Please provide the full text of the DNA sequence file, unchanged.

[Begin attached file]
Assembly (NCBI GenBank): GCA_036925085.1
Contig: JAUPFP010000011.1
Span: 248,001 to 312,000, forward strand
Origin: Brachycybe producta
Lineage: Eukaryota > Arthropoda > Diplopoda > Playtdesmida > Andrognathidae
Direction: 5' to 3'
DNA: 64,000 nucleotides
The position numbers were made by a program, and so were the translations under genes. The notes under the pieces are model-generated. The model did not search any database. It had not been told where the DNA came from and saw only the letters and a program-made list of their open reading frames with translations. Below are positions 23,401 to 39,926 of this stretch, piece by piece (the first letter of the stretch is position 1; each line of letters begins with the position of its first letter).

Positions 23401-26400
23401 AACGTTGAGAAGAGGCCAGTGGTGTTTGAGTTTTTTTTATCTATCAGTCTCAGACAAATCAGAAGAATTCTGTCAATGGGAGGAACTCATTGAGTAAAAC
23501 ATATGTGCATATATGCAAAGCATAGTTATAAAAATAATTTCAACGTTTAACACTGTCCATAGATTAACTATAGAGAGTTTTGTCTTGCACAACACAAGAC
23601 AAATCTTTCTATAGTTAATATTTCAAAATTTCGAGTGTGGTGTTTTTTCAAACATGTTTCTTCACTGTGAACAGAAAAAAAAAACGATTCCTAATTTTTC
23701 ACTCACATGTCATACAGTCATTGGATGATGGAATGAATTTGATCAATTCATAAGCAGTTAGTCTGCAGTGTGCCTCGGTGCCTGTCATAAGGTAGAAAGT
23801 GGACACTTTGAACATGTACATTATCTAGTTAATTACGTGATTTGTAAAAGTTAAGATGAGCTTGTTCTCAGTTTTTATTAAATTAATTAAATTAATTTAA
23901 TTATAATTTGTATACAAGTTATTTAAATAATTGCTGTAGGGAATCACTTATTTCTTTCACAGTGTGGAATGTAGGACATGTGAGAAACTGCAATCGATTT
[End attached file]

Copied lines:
Assembly (NCBI GenBank): GCA_036925085.1
Contig: JAUPFP010000011.1
Span: 248,001 to 312,000, forward strand
Origin: Brachycybe producta
Lineage: Eukaryota > Arthropoda > Diplopoda > Playtdesmida > Andrognathidae
Direction: 5' to 3'
DNA: 64,000 nucleotides
The position numbers were made by a program, and so were the translations under genes. The notes under the pieces are model-generated. The model did not search any database. It had not been told where the DNA came from and saw only the letters and a program-made list of their open reading frames with translations. Below are positions 23,401 to 39,926 of this stretch, piece by piece (the first letter of the stretch is position 1; each line of letters begins with the position of its first letter).

Positions 23401-26400
23401 AACGTTGAGAAGAGGCCAGTGGTGTTTGAGTTTTTTTTATCTATCAGTCTCAGACAAATCAGAAGAATTCTGTCAATGGGAGGAACTCATTGAGTAAAAC
23501 ATATGTGCATATATGCAAAGCATAGTTATAAAAATAATTTCAACGTTTAACACTGTCCATAGATTAACTATAGAGAGTTTTGTCTTGCACAACACAAGAC
23601 AAATCTTTCTATAGTTAATATTTCAAAATTTCGAGTGTGGTGTTTTTTCAAACATGTTTCTTCACTGTGAACAGAAAAAAAAAACGATTCCTAATTTTTC
23701 ACTCACATGTCATACAGTCATTGGATGATGGAATGAATTTGATCAATTCATAAGCAGTTAGTCTGCAGTGTGCCTCGGTGCCTGTCATAAGGTAGAAAGT
23801 GGACACTTTGAACATGTACATTATCTAGTTAATTACGTGATTTGTAAAAGTTAAGATGAGCTTGTTCTCAGTTTTTATTAAATTAATTAAATTAATTTAA
23901 TTATAATTTGTATACAAGTTATTTAAATAATTGCTGTAGGGAATCACTTATTTCTTTCACAGTGTGGAATGTAGGACATGTGAGAAACTGCAATCGATTT